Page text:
Albuminous compounds   14.54
                            Starch and other carbohydrates       69.30
                                                            Cellulose         1.34
                                          Ash, rich in phosphates       0.36

    Marshall’s Granola is a whole-meal semolina which contains albuminoids in unusually large proportion. Its granular condition makes it very convenient few use in puddings and porridge, and also adapts it admirably for mixing with soft flour for bread, scones, and biscuits. Marshall’s Ptyaloid is a pure vegetable digestive of starch, and is highly recommended by physicians for use in cases of weak digestion or debility, when the saliva is defective in the principle that makes starch soluble, converting it into grape sugar and enabling the system to assimilate it. The following is conclusive evidence of the excellence of this preparation : “ City Analytical Laboratory, 138, Bath Street, Glasgow, 18th November, 1886. I have made a careful chemical analysis of a sample of ‘ Ptyaloid,’ received on the 3rd inst., from Messrs. Marshall, Ibrox Flour Mills, and have found it to contain as follows —
                                    Hygroscopic moisture           9.71
                                                            Oil             0-93
                 Soluble albuminoids, including diastase     1.76
                                  Albuminoids, insoluble           4.44
                                                        Starch          72.57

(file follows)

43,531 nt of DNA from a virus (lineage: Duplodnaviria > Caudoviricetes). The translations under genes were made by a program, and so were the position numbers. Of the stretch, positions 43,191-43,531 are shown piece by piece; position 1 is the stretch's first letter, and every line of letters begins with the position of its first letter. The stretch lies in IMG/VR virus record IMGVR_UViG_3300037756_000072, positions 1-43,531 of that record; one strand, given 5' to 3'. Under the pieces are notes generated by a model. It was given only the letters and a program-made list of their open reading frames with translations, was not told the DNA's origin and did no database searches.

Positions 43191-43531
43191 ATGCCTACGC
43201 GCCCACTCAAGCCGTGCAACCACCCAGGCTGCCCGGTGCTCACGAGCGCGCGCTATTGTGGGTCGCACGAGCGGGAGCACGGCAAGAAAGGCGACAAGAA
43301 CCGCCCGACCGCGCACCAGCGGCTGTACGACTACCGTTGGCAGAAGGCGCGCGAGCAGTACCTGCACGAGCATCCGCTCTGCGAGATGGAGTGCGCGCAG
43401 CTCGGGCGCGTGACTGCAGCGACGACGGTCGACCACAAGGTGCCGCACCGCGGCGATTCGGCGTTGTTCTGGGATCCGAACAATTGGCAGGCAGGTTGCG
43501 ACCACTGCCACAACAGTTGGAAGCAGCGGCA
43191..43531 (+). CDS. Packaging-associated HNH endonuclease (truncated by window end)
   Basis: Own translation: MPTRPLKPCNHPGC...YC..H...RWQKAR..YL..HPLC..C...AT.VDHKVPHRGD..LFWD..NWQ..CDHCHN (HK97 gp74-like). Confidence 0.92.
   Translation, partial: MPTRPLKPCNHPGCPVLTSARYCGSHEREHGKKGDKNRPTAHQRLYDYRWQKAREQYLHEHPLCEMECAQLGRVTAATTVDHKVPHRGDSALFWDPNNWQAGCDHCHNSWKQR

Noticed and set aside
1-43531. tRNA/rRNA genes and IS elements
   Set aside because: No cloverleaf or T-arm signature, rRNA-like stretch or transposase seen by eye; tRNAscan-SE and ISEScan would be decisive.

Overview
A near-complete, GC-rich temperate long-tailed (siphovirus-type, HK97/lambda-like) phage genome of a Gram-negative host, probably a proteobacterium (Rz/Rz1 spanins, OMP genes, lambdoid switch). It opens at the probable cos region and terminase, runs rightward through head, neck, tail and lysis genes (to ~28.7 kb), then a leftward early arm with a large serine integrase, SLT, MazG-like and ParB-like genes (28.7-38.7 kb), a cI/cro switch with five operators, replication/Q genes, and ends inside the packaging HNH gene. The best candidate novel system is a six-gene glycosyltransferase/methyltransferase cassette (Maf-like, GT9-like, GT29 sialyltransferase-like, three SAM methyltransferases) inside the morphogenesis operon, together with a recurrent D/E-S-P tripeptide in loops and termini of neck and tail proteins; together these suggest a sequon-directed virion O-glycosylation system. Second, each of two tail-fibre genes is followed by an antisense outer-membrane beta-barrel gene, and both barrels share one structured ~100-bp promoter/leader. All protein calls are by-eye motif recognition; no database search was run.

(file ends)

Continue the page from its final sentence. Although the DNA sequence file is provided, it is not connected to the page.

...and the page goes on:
Maltose and Dextrin          9.44
                                               Vegetable Fibre      0.37
                                                                Ash       0.78
    Phosphoric acid, per cent 0.22
    Nitrogen, per cent           0.992

    Ptyaloid is a fine white flour of fragrant odour and sweetish taste. When digested in water heated to about 160 F. the starch is rapidly converted into dextrin and maltose (malt sugar), and the whole dissolves, with the exception of about six per cent., consisting of insoluble aluminoids, vegetable fibre, and oil. It is also capable of rendering soluble a much larger amount of starch than that which it contains, and its great value for dietetic purposes consists in the action of its ‘diastase’ upon starch, rendering it soluble and easily digested. Thus, an invaluable article of diet for invalids and persons of weak digestive powers is a thick gruel of oat-flour, made with water or milk, to which, after it has cooled down a little, a teaspoonful or two of the Ptyaloid is added and well stirred in. In a few minutes the starch dissolves, and the gruel becomes thin and easily digested. It is more powerful in this respect than the extract of malt, and more rapidly applied ; and I find that it may, with advantage, be substituted for liquor pancreaticus, which is used for a similar purpose, while the taste of the product is much more agreeable than when liquor pancreaticus is used. It may also be applied, with good effect, to potato soup and other soups thickened by farinaceous substances, and to a great variety of articles of food. Signed, William Wallace”.

    Marshall’s wheat-grits and oat-flour are also very popular and in great demand. This firm, it may be mentioned, was awarded two gold medals for the superior quality and excellence of their wheat preparations in 1886, viz., at the Edinburgh and Liverpool Exhibitions. Mr. J. Marshall has also a warehouse at 24, Pimlico Road, London, S.W. The premises at No. 22, Adelphi Terrace comprise a large warehouse, packing and dispatch rooms, also a suite of well-appointed offices and counting-house. The business connections extend to all parts of the United Kingdom, and their goods are also exported.